China to Have 90,000 to 100,000-ton Nuclear Aircraft Carrier


A Full Set With likely at least a squadron of J-15 fighters (eight on the deck, more likely below), the Liaoning has one of the most powerful non-American carrier aviation groups in the world. Xinhua photo

A Full Set
With likely at least a squadron of J-15 fighters (eight on the deck, more likely below), the Liaoning has one of the most powerful non-American carrier aviation groups in the world. Xinhua photo

The Liaoning aircraft carrier group. PLA photo

The Liaoning aircraft carrier group. PLA photo

Popular Science’s article “China’s new aircraft carrier hints at the future of its navy” says China’s third homegrown aircraft carrier will be a 90,000 to 100,000-ton nuclear one with electromagnetic catapult that enables it to carry 70-100 stealth fighter jets, AEW&C aircrafts and aerial tanker with maximum takeoff weight of 50 tons and helicopters.

The following is the full text of the article:

China’s new aircraft carrier hints at the future of its navy

The Liaoning carried at least three helicopters, eight fighters, three destroyers, two frigates, and a refueling ship.

By Jeffrey Lin and P.W. Singer January 13, 2017

Last month China reported that its aircraft carrier Liaoning was ready to start operational service. The country’s navy provided proof on Christmas Day, sending out its first carrier battle group (CVBG) through the Miyako Straits, around Taiwan, and into the South China Sea, launching and recovering aircraft along the way.

Looking ahead to 2030, the next Chinese carrier will likely look very similar to the Liaoning CVBG, with updated destroyers and frigates that provide a more advanced layered defense and missile strike system. It will likely be accompanied by an arsenal of drones.

And then come the nuclear-powered carriers of the Type 003 Chinese aircraft carrier. The Type 003 itself would likely have a displacement of around 90,000-100,000 tons and carry anywhere from between 70-100 helicopters and fixed wing aircraft, and have multiple aircraft elevators and a single island superstructure. With a nuclear-powered reactor, the Type 003 could reach speeds in excess of 30 knots. The reactors could also provide the power for electromagnetically assisted launch system (EMALS) catapults (the preceding conventional Type 002 carrier may use steam catapults). EMALS catapults have improved efficiency and are less maintenance intensive than steam catapults.

The air group will likely still use J-15 fighters for multi-role purposes, along with an electronic warfare mission variant. For dedicated air superiority mission, the air group could also have fifth-generation stealth fighters, most likely navalized versions of either the J-31 or even the J20. The EMALS catapult could allow the Type 003 to launch aircraft with a takeoff weight of up to 50 tons, including aerial tankers, airborne early warning aircraft (especially useful to guiding long range missiles against distant aircraft), anti-submarine warfare (ASW) planes, smaller cargo planes and strike aircraft. Given Chinese interest in unmanned vehicles, the Type 003 could come with a UAV for surveillance and reconnaissance. The Type 003’s air group will also have helicopters for ASW and search and rescue missions.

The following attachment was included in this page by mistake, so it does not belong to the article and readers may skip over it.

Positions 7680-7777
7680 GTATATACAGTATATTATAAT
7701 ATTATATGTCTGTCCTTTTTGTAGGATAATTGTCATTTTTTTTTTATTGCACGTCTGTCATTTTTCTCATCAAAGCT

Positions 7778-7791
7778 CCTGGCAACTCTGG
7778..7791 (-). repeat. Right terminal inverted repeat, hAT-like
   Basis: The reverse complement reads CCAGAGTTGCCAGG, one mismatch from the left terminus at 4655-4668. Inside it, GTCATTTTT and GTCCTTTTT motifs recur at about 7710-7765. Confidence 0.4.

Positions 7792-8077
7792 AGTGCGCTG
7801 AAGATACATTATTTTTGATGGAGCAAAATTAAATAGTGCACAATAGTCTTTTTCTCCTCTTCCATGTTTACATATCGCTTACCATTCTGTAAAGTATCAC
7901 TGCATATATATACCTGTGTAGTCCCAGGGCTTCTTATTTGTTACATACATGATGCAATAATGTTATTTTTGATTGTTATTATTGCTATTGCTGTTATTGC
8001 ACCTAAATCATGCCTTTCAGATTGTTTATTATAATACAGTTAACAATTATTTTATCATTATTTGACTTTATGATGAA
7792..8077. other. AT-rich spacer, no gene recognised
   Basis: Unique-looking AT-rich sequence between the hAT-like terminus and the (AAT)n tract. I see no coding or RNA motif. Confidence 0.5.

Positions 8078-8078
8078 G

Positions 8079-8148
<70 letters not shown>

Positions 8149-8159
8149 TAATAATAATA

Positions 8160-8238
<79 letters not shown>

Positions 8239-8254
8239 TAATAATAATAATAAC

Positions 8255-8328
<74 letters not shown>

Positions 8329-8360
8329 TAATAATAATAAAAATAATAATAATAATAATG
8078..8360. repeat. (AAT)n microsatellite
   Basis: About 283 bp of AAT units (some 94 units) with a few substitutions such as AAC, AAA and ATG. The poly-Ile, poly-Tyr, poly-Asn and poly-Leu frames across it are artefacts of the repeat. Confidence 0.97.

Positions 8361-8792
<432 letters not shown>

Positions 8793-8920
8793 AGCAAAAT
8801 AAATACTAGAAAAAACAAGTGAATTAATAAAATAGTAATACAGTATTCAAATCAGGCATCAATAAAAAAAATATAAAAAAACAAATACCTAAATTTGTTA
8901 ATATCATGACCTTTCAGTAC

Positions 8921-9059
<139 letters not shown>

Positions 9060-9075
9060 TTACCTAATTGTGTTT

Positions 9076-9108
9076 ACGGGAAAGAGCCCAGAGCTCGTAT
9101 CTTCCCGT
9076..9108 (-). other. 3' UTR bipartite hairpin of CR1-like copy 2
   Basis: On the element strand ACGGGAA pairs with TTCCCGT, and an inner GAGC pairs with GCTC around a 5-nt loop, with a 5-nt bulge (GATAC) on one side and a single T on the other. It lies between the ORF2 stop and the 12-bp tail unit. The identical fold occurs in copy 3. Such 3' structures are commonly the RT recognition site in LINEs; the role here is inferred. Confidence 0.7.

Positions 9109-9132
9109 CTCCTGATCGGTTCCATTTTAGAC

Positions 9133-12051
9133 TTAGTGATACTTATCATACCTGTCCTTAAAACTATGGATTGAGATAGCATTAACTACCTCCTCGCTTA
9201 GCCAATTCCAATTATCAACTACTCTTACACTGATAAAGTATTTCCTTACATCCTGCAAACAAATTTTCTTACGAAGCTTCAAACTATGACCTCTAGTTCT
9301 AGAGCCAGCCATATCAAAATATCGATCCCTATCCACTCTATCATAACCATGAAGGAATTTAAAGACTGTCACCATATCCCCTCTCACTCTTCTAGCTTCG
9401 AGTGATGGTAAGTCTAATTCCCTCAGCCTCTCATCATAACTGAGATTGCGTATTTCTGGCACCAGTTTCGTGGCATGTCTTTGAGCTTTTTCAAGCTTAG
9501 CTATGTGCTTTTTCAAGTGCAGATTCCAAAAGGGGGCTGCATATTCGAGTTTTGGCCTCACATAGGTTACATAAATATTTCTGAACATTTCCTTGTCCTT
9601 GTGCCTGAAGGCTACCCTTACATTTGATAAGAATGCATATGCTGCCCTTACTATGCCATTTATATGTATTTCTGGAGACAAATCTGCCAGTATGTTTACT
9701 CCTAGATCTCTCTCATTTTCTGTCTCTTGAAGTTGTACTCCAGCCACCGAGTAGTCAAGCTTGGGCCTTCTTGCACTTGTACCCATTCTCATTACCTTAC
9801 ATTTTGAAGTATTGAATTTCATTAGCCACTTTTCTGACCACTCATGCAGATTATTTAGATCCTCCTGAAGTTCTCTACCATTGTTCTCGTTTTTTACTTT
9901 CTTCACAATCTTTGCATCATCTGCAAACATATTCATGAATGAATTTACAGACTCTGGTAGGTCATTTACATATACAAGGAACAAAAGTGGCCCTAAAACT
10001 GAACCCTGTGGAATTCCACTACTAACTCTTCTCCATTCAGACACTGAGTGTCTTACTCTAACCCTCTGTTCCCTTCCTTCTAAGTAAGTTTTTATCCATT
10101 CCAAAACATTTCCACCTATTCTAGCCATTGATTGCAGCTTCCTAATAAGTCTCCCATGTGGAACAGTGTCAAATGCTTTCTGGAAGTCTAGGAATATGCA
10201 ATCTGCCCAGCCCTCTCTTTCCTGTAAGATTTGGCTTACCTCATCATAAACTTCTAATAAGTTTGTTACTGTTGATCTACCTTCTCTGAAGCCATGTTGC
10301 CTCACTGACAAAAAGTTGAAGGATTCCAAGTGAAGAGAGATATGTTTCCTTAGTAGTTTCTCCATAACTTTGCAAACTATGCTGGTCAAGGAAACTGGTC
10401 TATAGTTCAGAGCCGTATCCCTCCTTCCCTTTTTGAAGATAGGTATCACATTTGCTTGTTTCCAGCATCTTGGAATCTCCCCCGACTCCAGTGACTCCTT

The CVBG’s escort elements will likely consist of Type 055 destroyers and a future Chinese frigate (Type 057?) with an integrated mast. The improved Type 055, upgraded from the current hulls under construction, would have integrated electric propulsion system to increase onboard power generation for sensors and direct energy weapons. It will likely also be armed with over a hundred long-range anti-air and surface attack missiles, in addition to carrying helicopters. Given Chinese interest in unmanned naval vehicles, those surface combatants would likely carry UAVs, UUVs, and USVs for mine countermeasure. For underwater escort, the accompanying submarine would likely be a Type 095 nuclear attack submarine, stealthier and more heavily armed than current Chinese attack boats.

Depending on the CVBG mission profile, amphibious warfare ships like the Type 071 landing platform dock and landing helicopter docks be deployed to help disembark Chinese marines and air cavalry forces.

Years of operational experience are still needed to make the Liaoning, and the rest of the PLAN, ready for combat and other intensive carrier operations. But the PLA is now off to an important start with the Liaoning, and they have bigger plans for the future.

Source: Popular Science “China’s new aircraft carrier hints at the future of its navy”

Note: This is Popular Science’s article I post here for readers’ information. It does not mean that I agree or disagree with the article’s views.


US Aircraft Carriers Doomed Facing China’s J-20 Fleet


A J-20 climbing up. Credit: Dingsheng.com/1562

A J-20 climbing up. Credit: Dingsheng.com/1562

According to Russian military observation website, China is producing J-20 faster than US F-35B and F-35C to ensure China’s air superiority in long- and super long-range air battles.

A regiment of 30 J-20s is enough to quickly and effectively intercept US early warning and manned and unmanned reconnaissance aircrafts, turning US military blind in areas near China.